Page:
- Please stop trying to reset my password. The second factor messages are pissing me off. 3 weeks ago
Raising little Westies, and life as parent of a special needs son
Today, things fell into place a bit.
My wife is still unwell, and she had weight watchers this morning (I hear the result was a good one). To make the weekend a bit different, our kids football game has been scheduled for Sunday instead of Saturday, so I had been wondering what would be happening this weekend. But then my parents – who live several hundred kilometers away – told me the other night that they would be in Sydney this weekend.
No matter what I did though, they wouldn’t give me enough detail to actually make any plans.
Then last night while I was driving home my mum rang me and asked what we could all do if they were in Sydney today.
They are driving a brand new Winnebago, which they picked up two weeks ago in Melbourne. So arranging a place to meet them isn’t as straightforward as it could be. Especially given their fantastic knowledge of Sydney and Sydney roads.
Well, after having driven past it too many times, I’d been thinking about dropping into the Western Sydney Parklands – specifically, the Plough and Harrows section (given that the parklands go from Liverpool to Castle Hill).
Turns out, it was a great idea.
The parkland, features some fantastic free electric barbeques, well defined roads which are accessible but not too close to the barbeque and eating areas, great cycleways and walking tracks. These tracks seem to have quite a few drinking fountains, which include bubblers at the top, taps a bit lower, and all the runnoff ends up flowing through a dog water trough at the bottom – which is on a hinge, so if you have your dog with you, you can easily tip out the water that might not be fresh, and replace it.
After meeting my parents there, we had a barbeque , and later my kids had a play while I chatted a bit more with my parents. My kids had an absolute ball on the flying fox, while the boys and I also made good use of some of those bike tracks. Eventually, we headed home. We’re currently planning for my parents to catch my eldest two kids playing Australian Rules football for the St Clair Crows tomorrow, at the home ground in St Clair.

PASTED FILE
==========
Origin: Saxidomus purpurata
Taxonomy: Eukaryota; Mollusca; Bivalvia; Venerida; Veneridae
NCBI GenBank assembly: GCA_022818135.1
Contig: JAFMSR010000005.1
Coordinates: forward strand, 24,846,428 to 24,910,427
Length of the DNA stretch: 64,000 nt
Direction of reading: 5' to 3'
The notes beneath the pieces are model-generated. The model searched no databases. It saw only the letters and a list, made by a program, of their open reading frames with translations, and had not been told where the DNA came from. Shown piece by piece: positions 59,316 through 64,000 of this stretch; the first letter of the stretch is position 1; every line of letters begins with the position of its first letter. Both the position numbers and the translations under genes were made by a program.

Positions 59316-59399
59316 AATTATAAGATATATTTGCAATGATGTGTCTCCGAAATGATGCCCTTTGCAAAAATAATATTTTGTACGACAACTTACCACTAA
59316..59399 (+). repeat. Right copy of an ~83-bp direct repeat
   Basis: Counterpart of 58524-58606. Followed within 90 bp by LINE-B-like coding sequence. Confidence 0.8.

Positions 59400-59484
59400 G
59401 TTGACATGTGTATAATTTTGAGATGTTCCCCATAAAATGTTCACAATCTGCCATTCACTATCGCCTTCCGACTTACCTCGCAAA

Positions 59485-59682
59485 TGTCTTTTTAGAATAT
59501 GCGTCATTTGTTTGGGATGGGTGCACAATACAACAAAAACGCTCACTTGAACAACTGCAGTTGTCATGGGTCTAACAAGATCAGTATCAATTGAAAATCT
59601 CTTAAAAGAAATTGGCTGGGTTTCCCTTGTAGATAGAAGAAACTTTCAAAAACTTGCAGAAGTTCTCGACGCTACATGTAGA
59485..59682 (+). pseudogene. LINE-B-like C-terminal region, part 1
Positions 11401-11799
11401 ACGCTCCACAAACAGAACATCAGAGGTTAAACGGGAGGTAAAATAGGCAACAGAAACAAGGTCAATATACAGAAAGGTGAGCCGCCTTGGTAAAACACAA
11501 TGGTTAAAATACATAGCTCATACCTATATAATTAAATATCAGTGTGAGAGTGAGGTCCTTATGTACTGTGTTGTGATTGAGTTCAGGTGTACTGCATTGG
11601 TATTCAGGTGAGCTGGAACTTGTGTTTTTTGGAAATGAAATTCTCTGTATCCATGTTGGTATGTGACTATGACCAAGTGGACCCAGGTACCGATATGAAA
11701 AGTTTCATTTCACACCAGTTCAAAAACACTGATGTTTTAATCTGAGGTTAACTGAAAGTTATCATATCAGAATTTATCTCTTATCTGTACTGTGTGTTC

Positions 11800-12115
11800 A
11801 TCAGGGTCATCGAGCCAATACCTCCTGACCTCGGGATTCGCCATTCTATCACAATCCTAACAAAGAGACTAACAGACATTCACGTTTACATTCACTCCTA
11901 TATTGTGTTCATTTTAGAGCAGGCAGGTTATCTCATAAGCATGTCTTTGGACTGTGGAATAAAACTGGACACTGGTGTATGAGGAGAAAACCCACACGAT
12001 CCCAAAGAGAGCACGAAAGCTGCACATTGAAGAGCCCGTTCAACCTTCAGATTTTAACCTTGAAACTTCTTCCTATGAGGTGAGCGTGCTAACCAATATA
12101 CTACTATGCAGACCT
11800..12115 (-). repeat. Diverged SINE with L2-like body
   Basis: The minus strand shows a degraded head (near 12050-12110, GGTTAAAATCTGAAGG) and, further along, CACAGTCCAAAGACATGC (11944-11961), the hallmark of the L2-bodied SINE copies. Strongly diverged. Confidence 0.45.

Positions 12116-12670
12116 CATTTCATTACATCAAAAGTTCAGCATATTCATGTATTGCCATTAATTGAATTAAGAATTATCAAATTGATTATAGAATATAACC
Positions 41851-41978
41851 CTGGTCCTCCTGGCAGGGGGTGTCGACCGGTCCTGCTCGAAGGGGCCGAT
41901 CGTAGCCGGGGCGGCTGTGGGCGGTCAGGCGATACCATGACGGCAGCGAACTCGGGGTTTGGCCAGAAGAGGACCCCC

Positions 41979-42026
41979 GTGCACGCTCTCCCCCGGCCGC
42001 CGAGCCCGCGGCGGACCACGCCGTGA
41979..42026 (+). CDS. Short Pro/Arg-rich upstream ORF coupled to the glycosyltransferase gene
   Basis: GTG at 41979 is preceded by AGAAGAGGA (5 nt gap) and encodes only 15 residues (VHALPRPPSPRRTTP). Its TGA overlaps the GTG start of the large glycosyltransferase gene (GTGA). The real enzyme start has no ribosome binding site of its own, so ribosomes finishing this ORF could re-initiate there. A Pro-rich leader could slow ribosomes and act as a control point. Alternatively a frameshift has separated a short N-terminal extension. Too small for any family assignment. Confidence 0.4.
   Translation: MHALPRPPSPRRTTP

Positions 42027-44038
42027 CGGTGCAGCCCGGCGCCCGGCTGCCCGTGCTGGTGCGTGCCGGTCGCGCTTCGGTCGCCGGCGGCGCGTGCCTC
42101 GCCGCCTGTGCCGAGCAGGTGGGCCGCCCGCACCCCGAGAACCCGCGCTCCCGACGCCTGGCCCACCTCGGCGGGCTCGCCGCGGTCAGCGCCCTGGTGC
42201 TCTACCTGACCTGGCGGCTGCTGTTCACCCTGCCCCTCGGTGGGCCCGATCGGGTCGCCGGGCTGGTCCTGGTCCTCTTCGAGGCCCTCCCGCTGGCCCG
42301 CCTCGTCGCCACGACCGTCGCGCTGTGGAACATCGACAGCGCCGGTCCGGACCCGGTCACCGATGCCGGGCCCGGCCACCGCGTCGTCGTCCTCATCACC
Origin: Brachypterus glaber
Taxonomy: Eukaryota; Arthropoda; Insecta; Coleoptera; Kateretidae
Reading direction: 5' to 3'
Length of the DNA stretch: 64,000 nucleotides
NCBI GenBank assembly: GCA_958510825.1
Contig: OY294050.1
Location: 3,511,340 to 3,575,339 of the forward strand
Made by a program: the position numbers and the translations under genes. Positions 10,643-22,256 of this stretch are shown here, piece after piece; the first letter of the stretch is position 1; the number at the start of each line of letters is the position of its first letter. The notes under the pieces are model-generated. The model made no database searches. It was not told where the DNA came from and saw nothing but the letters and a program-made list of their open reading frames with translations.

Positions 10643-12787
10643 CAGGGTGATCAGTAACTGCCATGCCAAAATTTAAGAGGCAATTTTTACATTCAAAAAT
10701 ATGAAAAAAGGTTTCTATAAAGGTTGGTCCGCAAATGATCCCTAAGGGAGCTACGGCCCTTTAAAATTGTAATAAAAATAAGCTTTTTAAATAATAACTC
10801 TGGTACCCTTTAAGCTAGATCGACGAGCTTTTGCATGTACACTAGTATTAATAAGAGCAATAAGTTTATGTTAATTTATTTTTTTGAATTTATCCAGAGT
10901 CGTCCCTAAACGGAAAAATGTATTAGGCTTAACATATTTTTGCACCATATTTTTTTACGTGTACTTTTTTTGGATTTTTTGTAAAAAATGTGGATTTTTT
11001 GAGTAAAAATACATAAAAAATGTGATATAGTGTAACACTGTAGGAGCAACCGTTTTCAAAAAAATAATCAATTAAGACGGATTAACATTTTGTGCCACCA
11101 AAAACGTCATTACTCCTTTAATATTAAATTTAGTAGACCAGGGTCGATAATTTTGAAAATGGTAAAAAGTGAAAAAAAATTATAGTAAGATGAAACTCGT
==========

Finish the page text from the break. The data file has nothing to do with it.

The afternoon was a not-quite-flurry of activity, with my current travelling to work in Canberra there is not a lot of down time in Westy Central.
Then dinner, with my wife “throwing together” a lazy three seperate meals in one night – which around here is “almost normal”, one weightwatchers friendly meal, three mainstream meals, and one spectrummy friendly meal most easily described as “colourless food in isolated piles” such as boiled rice, grilled chicken, and plain pasta seperately on a plate.
A pretty big day, all told, really.
Especially it turns out, for an eight-year-old boy, who happens to have Autism.
One little part of the day that is supposed to just work like clockwork is bedtime.
No matter what happens in the day, you can rely on what happens at night.
Bathtime, dinner time, “yoghurt time?”, brush your teeth, go to bed. Repeat this more frequently the more tired and frustrated you feel, it will do wonders for the emotions of anyone around you (or not).
Somewhere between “brush your teeth” and “go to bed”, there is supposed to be a “horsey ride“.
Except tonight, the shitstorm got real, and I outright ordered all three children to bed. They were ready, they were just all orbitting some other planet.
So today, instead of having a wonderful end to the day with Magpie reading to his brother Bob the Builder Fan, we finished with a meltdown by the youngest Westie, alone in his bed, cying about the horsey ride he never got to give his brother.
We now have this under control, and he seems to be settled in to go peacefully to sleep. We are blessed there, really.